Having trailed along on the business sidelines for a number of years, coaching is suddenly enjoying a major surge of popularity. But what's it all about? Tennis in the Boardroom? Golf swings by the water cooler?
Myles Downey's book, despite its relative brevity, makes an excellent job of introducing some of the key considerations involved in training or hiring business coaches. At 135 pages (including the Introduction) you obviously aren't going to get an in-depth explanation of what coaching can do for you and/or your company. What I think you WILL get is a pretty good feeling for whether coaching is something you want to get involved with.
If that makes the book sound a bit airy-fairy, I apologise. Mr Downey also does an excellent job of laying the groundwork for becoming an "effective coach" - if that's what you're after. There are plenty of very practical tips, including useful models, such as the "Spectrum of Coaching Skills" and the "GROW" (or "TO GROW") outline for any coaching session.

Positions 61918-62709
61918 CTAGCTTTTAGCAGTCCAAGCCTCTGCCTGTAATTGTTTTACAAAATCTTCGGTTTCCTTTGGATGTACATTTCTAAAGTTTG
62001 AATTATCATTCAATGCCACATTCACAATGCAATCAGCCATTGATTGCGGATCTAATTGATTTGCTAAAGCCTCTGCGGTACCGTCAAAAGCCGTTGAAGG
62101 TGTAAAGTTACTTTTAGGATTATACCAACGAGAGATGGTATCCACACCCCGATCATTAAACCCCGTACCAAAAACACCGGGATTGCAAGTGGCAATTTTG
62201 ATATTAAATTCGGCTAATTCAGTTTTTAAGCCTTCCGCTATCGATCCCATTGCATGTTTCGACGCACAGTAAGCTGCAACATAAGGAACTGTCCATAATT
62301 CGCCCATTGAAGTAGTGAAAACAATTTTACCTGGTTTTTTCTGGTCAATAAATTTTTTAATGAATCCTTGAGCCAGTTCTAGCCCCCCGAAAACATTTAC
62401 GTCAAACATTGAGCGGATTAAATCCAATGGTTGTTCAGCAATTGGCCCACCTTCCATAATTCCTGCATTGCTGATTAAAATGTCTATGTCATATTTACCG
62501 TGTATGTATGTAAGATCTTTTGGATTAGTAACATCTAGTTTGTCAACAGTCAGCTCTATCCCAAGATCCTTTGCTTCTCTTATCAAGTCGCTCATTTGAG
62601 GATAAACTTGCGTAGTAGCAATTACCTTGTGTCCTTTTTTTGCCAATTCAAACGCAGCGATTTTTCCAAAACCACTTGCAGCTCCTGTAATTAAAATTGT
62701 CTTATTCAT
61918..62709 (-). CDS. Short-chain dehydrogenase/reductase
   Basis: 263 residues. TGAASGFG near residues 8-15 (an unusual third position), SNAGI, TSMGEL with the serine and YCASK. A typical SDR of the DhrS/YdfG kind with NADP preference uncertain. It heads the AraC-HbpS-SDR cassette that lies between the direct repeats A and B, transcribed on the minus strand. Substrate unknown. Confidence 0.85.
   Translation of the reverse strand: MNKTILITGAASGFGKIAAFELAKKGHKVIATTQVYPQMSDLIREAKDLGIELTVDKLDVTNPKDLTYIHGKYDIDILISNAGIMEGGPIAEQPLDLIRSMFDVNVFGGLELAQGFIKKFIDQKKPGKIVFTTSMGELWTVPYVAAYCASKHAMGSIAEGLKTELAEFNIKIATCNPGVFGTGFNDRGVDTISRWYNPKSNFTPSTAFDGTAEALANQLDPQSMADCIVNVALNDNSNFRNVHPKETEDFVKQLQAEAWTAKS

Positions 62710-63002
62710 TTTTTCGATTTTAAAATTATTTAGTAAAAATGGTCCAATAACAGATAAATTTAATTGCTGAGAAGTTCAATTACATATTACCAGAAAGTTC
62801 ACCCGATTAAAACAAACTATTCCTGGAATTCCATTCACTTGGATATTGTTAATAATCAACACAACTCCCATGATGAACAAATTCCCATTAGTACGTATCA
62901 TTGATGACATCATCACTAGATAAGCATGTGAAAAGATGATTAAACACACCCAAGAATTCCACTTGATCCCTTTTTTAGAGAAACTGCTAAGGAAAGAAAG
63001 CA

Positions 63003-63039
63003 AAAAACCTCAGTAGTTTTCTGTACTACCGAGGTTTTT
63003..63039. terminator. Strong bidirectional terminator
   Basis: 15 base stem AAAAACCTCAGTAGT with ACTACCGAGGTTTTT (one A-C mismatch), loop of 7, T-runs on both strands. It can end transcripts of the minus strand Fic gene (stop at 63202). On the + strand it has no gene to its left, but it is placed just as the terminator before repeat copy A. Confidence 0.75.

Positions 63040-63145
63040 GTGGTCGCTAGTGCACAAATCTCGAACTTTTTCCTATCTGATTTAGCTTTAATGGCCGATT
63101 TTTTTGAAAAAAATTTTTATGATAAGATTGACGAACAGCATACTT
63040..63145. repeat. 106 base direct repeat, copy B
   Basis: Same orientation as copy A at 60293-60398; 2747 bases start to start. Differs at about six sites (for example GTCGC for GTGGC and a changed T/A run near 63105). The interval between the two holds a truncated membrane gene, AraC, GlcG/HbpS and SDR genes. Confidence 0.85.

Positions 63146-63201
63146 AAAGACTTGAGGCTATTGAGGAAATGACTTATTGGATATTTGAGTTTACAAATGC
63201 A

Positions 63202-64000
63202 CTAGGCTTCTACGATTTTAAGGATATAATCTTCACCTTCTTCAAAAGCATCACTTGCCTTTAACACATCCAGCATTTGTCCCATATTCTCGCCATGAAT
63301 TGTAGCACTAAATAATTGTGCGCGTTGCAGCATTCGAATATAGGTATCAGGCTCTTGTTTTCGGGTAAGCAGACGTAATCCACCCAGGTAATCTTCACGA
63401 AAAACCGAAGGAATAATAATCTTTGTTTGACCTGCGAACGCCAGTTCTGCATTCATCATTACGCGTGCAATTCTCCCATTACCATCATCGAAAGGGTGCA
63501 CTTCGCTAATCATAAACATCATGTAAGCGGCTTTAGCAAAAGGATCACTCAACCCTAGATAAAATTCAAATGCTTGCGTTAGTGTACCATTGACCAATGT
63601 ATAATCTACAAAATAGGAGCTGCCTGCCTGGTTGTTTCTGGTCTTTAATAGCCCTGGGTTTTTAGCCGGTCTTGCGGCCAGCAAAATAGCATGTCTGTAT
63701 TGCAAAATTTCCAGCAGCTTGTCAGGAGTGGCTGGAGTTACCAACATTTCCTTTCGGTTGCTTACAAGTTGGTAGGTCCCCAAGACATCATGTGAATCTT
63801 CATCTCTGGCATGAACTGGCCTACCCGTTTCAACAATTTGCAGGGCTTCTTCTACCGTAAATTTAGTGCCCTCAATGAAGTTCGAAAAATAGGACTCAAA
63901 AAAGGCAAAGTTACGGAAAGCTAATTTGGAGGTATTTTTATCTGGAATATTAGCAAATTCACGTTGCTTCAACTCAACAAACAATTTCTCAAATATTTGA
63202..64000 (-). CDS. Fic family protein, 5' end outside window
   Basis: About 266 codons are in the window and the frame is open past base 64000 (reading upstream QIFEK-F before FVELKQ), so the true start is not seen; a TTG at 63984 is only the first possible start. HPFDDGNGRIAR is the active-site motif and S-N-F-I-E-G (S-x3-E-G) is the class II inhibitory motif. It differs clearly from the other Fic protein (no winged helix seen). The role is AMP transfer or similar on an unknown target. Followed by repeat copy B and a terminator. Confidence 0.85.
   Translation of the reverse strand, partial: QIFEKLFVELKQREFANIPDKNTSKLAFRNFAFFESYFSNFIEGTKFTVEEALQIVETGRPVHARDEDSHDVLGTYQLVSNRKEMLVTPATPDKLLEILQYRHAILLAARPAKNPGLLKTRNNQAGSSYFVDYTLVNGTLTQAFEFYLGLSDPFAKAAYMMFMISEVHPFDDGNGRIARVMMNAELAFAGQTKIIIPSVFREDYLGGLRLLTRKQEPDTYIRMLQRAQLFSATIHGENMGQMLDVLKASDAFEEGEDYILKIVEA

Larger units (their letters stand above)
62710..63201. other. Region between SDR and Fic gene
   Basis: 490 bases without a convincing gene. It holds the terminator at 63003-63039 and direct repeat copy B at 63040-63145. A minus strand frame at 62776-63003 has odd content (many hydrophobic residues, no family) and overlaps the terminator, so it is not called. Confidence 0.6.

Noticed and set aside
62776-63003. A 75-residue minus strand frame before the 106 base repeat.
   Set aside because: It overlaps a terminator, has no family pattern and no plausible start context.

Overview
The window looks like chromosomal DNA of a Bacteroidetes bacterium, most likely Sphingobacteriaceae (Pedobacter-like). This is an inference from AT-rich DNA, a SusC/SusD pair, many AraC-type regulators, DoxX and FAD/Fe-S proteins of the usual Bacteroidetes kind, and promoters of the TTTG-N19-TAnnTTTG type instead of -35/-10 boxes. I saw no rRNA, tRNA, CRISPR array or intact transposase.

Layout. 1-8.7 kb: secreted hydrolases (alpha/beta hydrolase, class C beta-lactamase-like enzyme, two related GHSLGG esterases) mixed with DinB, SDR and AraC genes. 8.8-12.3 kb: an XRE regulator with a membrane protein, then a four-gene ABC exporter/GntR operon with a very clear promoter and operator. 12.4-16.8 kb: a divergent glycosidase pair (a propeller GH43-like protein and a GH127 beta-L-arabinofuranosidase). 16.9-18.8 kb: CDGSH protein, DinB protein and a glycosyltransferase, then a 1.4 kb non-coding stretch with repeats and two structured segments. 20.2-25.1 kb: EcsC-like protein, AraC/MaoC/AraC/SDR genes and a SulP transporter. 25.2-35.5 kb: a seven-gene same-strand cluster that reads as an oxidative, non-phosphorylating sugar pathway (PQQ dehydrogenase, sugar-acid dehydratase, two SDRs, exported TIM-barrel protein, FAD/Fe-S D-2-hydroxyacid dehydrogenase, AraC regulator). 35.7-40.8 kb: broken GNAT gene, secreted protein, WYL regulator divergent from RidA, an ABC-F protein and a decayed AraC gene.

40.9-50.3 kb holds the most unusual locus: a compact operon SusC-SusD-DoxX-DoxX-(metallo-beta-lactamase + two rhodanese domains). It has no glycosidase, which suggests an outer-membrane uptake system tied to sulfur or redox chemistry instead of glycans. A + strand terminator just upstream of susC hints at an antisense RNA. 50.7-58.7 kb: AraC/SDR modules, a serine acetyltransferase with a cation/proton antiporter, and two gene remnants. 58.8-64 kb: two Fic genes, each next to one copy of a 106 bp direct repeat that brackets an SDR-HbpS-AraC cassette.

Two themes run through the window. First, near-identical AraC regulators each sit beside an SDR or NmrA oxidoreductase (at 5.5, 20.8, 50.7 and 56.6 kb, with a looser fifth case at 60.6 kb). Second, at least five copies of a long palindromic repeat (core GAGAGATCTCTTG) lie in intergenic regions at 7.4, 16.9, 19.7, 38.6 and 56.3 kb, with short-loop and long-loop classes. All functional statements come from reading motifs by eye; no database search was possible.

One of the highlights of the book as far, as I was concerned, was the inclusion of snippets of dialogue (ranging from a few lines to several pages in length) used to actually demonstrate how to handle various elements of the coaching function.
The one element of the book I felt a little uneasy about was Mr Downey's hypothesis that a manager can also function as coach to one of his/her subordinates. As Mr Downey himself points out, facts and thoughts might emerge during a coaching session that could potentially be somewhat damaging when it comes to appraisal time. There seems to be an assumption that a "good" manager could somehow separate the two functions and ignore in 'manager mode' the things s/he has learnt whilst in 'coaching mode'.
I'd suggest that this is a piece of impractical idealism, which places an unrealistic and unfair burden upon the manager and the coachee alike.
Rather than sweeping such considerations under the rug, it seems to me that coaching is likely to remain a fad until issues such as this have been fully addressed and resolved.